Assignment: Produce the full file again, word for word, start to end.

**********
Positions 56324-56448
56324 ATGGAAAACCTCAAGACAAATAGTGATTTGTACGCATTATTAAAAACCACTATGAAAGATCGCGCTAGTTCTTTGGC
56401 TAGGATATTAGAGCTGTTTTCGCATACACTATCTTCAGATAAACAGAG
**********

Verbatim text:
Positions 56324-56448
56324 ATGGAAAACCTCAAGACAAATAGTGATTTGTACGCATTATTAAAAACCACTATGAAAGATCGCGCTAGTTCTTTGGC
56401 TAGGATATTAGAGCTGTTTTCGCATACACTATCTTCAGATAAACAGAG